Boutari Naoussa 2005 Front Label
Boutari Naoussa 2005 Front Label

Boutari Naoussa 2005

  • W&S89
  • WS88
750ML / 0% ABV
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  • W&S93
  • WS90
  • W&S90
  • WS90
  • W&S91
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Winemaker Notes

Boutari Naoussa was the first bottled wine available in Greece (1879) and is the benchmark among Greece's premium red wines. It has won many awards over the last 50 years both in Greece and internationally. It is also the #1 selling premium red wine from Greece worldwide.

Color: Deep red

Aroma: Cedar, olive, tomato juice, spices and mint

Taste: Balanced and full-bodied with pleasant acidity and sweet flavors of vanilla, cocoa and berries.

Critical Acclaim

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W&S 89
Wine & Spirits
Smoky with scents of smoldering wood, oolong tea and dried roses, this is lean and chewy, with flavors that recall wood-roasted cherries. The fragrance doesn't last long, but the light texture makes it a good choice for roast game birds.
WS 88
Wine Spectator
A delicate red, with an interesting array of dried cherry, chocolate and kirschlike flavors. The mature-tasting finish has plenty of smoke and beef notes, with touches of orange peel. Xinomavro. Drink now. 4,900 cases imported.
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Boutari

Boutari

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Boutari, Greece
Boutari Naoussa Winery Winery Image
The Boutari family has been crafting wines from Greek varietals since 1879, when Yiannis Boutari first started producing red wines in the small northern village of Naoussa. Since that first vintage the family has become a pioneer of Greek wines. From exporting the first bottled red wine from Greece to reviving lost varietals, Boutari now crafts wines from six different regions using varietals that are grown nowhere else in the world. In a constant quest for improvement Boutari maintains "demonstration" vineyards around Greece where local farmers are invited to learn new methods and techniques for improving their grapes. The results have been astounding: Boutari has been named an International Winery of the Year by Wine and Spirits 14 times – only 5 wineries in the world have received the award more times. Achievements such as developing the modern style of Santorini to reviving lost varietals have garnered lavish praise from the wine press and spawned a generation of high-quality Greek wines made by vintners who cut their teeth under the tutelage of the Boutari family.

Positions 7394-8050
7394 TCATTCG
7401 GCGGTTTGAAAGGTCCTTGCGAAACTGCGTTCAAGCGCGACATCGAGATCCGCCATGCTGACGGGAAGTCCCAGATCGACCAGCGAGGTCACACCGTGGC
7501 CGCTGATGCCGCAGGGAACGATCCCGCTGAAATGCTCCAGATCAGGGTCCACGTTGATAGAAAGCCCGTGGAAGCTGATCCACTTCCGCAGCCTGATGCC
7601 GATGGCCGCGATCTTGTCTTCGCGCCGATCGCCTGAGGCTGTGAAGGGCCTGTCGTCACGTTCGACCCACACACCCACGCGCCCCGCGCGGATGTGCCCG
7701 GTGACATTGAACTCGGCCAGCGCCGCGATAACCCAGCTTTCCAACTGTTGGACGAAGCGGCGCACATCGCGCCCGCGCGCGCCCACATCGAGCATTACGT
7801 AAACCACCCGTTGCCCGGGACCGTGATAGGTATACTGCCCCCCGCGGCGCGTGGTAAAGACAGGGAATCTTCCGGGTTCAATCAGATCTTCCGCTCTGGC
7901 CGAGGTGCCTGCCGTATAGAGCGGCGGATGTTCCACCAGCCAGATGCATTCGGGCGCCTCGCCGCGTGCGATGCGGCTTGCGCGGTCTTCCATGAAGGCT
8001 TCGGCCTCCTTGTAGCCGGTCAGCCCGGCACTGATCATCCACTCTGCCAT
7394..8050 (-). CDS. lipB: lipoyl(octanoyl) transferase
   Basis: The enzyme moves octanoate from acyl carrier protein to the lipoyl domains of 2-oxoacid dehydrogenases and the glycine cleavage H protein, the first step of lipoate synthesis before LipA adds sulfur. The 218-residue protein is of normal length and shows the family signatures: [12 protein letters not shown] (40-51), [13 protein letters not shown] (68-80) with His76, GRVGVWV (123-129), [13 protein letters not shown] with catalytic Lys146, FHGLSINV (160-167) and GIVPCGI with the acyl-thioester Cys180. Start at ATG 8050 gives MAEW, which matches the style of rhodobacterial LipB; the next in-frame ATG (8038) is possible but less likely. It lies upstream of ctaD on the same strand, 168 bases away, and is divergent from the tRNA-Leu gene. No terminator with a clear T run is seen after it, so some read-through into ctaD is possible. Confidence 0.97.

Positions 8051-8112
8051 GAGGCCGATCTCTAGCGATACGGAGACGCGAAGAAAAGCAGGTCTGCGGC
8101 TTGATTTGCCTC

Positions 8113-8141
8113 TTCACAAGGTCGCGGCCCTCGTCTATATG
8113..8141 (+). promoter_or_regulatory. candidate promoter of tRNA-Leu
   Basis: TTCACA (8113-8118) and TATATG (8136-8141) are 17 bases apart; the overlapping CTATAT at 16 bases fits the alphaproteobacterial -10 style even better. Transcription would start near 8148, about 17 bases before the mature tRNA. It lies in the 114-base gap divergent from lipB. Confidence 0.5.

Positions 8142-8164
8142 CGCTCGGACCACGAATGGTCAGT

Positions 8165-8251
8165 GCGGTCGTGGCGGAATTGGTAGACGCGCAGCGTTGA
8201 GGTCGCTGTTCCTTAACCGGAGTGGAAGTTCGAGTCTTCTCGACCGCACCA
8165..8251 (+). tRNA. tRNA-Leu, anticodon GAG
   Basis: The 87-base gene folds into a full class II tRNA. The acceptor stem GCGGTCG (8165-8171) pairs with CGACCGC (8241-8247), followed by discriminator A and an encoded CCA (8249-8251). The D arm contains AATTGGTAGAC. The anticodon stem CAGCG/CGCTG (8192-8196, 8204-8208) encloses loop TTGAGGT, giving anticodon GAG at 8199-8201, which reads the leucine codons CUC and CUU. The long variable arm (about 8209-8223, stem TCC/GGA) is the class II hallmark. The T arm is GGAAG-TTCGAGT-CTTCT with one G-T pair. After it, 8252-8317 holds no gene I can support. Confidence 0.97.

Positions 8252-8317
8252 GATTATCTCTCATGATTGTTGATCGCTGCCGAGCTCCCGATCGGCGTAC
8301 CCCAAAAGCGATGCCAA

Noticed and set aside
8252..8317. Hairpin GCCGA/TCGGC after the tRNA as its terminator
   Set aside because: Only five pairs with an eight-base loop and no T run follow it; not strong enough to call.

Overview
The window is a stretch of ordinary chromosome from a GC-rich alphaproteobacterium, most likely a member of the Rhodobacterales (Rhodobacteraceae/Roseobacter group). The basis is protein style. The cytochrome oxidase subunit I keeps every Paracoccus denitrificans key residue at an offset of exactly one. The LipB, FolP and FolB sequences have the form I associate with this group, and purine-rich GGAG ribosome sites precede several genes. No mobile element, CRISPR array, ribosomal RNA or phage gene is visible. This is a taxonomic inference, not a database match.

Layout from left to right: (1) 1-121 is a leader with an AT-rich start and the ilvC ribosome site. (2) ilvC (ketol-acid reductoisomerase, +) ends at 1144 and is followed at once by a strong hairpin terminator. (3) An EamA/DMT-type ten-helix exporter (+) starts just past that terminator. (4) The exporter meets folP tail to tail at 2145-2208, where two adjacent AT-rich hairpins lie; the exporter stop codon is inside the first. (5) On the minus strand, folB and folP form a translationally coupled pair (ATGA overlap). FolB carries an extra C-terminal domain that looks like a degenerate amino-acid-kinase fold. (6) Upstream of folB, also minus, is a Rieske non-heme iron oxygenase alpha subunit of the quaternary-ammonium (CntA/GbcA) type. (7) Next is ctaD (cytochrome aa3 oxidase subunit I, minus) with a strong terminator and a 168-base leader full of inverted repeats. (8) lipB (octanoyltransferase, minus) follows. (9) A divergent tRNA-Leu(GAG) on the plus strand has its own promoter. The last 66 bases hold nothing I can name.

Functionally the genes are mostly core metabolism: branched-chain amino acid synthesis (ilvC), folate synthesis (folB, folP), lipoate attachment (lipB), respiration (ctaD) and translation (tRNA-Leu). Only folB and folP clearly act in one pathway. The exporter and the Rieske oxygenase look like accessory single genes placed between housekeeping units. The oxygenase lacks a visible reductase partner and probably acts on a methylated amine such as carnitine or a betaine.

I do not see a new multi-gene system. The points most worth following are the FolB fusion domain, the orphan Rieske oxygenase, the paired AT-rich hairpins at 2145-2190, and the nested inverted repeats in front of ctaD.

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A picturesque Mediterranean nation with a rich wine culture dating back to ancient times, Greece has so much more to offer than just retsina. Between the mainland and the country’s many islands, a wealth of wine styles exists, made mostly from Greece’s plentiful indigenous varieties. After centuries of adversity after Ottoman rule, the modern wine industry took off in the late 20th century with an influx of newly trained winemakers and investments in winemaking technology.

The climate—generally hot Mediterranean—can vary a bit with latitude and elevation, and is mostly moderated by cool maritime breezes. Drought can be an issue during the long, dry summers, sometimes necessitating irrigation.

Over 300 indigenous grapes have been identified throughout Greece, and though not all of them are suitable for wine production, future decades will likely see a significant revival and refinement of many of these native varieties. Assyrtiko, the crisp, saline variety of the island of Santorini, is one of the most important and popular white varieties, alongside Roditis, Robola, Moschofilero, and Malagousia. Muscat is also widely grown for both sweet and dry wines. Prominent red varieties include full-bodied and fruity Agiorghitiko, native to Nemea; Macedonia’s savory, tannic Xinomavro; and Mavrodaphne, used commonly to produce a Port-like fortified wine in the Peloponnese.

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Beyond the usual suspects, there are hundreds of red grape varieties grown throughout the world. Some are indigenous specialties capable of producing excellent single varietal wines, while others are better suited for use as blending grapes. Each has its own distinct viticultural characteristics, as well as aroma and flavor profiles, offering much to be discovered by the curious wine lover. In particular, Portugal and Italy are known for having a multitude of unique varieties but they can really be found in any region.

ULL65603_2005 Item# 94774

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